Senior Design Team Participates in the NFPA’s Fluid Powered Vehicle Competition
The Ritchie School hosted their annual Senior Design Symposium on May 15 virtually. Each senior design team participated and worked hard to ensure that the community was still able to view their project as fully as an in-person event.
One of the teams participated in the National Fluid Power Association’s Fluid Powered Vehicle Competition. The NFPA’s mission is to serve as a forum where all fluid power channel partners work together to advance fluid power technology, strengthen the fluid power industry, and foster members’ success.
This team’s members are: Molly Kuettel (BS ME) – Project Lead; Hayden Dean (BS ME) – Mechanical Lead; Jeremy Isaac (BS ME) – CAD Lead; Tim O’Meara (BS ME) – Electrical Lead; Simon Glezer (BS ME) – Financial Lead; Kwabena Asare (BS ME) – Test Lead. (Left to right.)
Every year, the National Fluid Power Association (NFPA) hosts the Fluid Powered Vehicle Competition (FPVC) as a way to increase students’ knowledge of hydraulic power applications. This competition allows for innovative hydraulic drivetrains to be designed, created, and tested. The team’s design integrated a recumbent 3-wheel vehicle with a hydraulic motor, pumps, solenoid valves, accumulator, custom-built aluminum tube frame, and manifold to harness the power of incompressible hydraulic fluid to propel a rider in three competitions against 15 other university teams from across the nation.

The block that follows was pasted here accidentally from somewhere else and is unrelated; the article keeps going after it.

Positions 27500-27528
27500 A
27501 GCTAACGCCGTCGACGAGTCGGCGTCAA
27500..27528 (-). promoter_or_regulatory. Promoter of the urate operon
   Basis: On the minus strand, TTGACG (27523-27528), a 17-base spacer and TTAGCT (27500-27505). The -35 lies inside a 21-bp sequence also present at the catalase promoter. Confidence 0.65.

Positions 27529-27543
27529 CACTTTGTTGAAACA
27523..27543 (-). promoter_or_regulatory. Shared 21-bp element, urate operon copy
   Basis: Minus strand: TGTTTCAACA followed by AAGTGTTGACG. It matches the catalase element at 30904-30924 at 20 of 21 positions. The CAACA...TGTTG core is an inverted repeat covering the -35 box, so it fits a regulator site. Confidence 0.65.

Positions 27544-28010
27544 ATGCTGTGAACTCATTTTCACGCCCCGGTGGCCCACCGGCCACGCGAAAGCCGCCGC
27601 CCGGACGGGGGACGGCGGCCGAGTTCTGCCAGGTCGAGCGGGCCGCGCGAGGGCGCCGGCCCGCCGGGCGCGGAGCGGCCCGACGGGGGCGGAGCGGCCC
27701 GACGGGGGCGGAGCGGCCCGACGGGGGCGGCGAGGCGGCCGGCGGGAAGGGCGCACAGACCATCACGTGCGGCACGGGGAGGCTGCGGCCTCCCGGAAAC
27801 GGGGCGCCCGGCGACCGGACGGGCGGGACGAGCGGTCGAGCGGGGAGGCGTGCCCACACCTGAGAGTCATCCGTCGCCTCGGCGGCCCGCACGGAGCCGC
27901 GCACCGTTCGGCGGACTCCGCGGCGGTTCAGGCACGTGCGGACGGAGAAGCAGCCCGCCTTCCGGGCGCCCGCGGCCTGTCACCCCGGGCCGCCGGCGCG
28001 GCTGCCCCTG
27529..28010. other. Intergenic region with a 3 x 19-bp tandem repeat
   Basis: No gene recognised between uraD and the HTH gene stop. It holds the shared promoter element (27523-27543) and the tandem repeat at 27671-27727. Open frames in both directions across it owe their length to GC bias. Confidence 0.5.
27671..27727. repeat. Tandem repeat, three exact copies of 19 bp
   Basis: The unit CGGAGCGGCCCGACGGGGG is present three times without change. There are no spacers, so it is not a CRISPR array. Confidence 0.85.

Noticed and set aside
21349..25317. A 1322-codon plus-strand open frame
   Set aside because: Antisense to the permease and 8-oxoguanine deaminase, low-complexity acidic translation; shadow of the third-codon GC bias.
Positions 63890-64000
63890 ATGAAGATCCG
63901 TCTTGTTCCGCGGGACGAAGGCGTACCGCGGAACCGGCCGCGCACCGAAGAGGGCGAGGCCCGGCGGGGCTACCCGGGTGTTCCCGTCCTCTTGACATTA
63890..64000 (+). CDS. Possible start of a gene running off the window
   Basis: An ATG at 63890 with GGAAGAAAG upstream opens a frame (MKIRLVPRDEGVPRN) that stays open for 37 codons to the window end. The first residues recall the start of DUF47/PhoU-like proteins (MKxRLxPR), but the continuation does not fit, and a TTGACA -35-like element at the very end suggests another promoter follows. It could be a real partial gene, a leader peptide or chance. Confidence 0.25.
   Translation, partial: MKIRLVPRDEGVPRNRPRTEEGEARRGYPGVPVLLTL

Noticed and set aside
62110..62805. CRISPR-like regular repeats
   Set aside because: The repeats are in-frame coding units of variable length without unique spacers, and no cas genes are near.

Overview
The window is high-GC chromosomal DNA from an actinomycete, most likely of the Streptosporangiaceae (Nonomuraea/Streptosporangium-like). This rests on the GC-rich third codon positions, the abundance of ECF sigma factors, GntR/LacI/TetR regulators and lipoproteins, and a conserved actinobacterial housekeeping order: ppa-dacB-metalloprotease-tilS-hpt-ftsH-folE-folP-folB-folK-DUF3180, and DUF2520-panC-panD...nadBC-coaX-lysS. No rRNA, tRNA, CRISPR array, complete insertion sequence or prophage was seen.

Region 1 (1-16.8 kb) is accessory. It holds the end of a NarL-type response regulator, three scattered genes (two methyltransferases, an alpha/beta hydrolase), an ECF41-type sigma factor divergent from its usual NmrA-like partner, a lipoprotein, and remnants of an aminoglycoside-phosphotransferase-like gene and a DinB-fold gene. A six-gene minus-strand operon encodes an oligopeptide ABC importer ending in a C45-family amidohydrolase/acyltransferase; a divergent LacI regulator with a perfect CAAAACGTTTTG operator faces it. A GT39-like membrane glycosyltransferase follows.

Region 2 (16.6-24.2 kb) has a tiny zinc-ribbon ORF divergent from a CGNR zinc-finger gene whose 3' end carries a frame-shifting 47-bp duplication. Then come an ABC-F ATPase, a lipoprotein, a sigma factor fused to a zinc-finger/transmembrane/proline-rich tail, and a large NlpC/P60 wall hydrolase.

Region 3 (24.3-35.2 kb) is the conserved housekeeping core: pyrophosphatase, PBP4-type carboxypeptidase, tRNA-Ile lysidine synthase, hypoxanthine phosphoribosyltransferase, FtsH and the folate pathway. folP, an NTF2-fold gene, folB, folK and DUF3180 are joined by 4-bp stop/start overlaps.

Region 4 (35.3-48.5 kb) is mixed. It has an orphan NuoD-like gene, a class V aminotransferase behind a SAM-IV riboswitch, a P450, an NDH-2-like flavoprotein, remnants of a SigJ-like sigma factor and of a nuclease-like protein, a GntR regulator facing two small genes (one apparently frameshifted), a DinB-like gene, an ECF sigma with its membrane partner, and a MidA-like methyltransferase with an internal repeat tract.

Highlights of the design included Ackerman steering components, pre-charge / boost circuits which stored and discharged energy to propel the vehicle without rider input, regenerative braking which captured energy that would otherwise be lost to friction (heat), and a drive mode which allowed for the user input to propel the vehicle like a traditional bike, but with a hydraulic drivetrain instead. Relief valves, pressure gauges, and chain guards ensured rider safety by passively protecting against an over-pressurization and provided feedback of working fluid pressure at critical junctions.
Although the team’s design was unable to be physically completed due to the coronavirus pandemic, the design was completed virtually and simulations were performed to ascertain performance estimates. This vehicle illustrates the potential for alternative transportation options, particularly in terms of improving efficiency when utilizing hydraulic components. While this design was unable to be optimized based on testing, it provided an innovative way to demonstrate hydraulic power, and to potentially create an impetus for future developments of this technology.